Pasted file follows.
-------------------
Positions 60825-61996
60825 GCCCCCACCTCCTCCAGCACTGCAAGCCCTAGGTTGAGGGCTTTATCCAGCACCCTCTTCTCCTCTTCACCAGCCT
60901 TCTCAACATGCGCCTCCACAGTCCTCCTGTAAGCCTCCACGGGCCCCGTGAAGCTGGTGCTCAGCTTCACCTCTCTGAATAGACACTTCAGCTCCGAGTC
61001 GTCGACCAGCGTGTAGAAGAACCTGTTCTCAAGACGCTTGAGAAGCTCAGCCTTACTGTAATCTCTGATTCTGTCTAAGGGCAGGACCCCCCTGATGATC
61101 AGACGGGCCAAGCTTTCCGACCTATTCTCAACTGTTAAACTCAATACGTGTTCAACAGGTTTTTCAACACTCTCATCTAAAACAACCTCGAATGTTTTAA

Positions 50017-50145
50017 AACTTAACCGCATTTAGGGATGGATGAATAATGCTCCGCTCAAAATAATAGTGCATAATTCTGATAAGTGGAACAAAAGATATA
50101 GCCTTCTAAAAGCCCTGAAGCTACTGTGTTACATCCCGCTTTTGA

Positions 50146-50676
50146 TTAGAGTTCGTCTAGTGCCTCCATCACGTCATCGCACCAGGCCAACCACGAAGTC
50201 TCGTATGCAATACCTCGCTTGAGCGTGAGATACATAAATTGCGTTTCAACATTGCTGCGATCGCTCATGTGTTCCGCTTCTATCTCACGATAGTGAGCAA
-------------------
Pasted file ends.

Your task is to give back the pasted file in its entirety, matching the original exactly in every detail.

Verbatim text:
Positions 60825-61996
60825 GCCCCCACCTCCTCCAGCACTGCAAGCCCTAGGTTGAGGGCTTTATCCAGCACCCTCTTCTCCTCTTCACCAGCCT
60901 TCTCAACATGCGCCTCCACAGTCCTCCTGTAAGCCTCCACGGGCCCCGTGAAGCTGGTGCTCAGCTTCACCTCTCTGAATAGACACTTCAGCTCCGAGTC
61001 GTCGACCAGCGTGTAGAAGAACCTGTTCTCAAGACGCTTGAGAAGCTCAGCCTTACTGTAATCTCTGATTCTGTCTAAGGGCAGGACCCCCCTGATGATC
61101 AGACGGGCCAAGCTTTCCGACCTATTCTCAACTGTTAAACTCAATACGTGTTCAACAGGTTTTTCAACACTCTCATCTAAAACAACCTCGAATGTTTTAA

Positions 50017-50145
50017 AACTTAACCGCATTTAGGGATGGATGAATAATGCTCCGCTCAAAATAATAGTGCATAATTCTGATAAGTGGAACAAAAGATATA
50101 GCCTTCTAAAAGCCCTGAAGCTACTGTGTTACATCCCGCTTTTGA

Positions 50146-50676
50146 TTAGAGTTCGTCTAGTGCCTCCATCACGTCATCGCACCAGGCCAACCACGAAGTC
50201 TCGTATGCAATACCTCGCTTGAGCGTGAGATACATAAATTGCGTTTCAACATTGCTGCGATCGCTCATGTGTTCCGCTTCTATCTCACGATAGTGAGCAA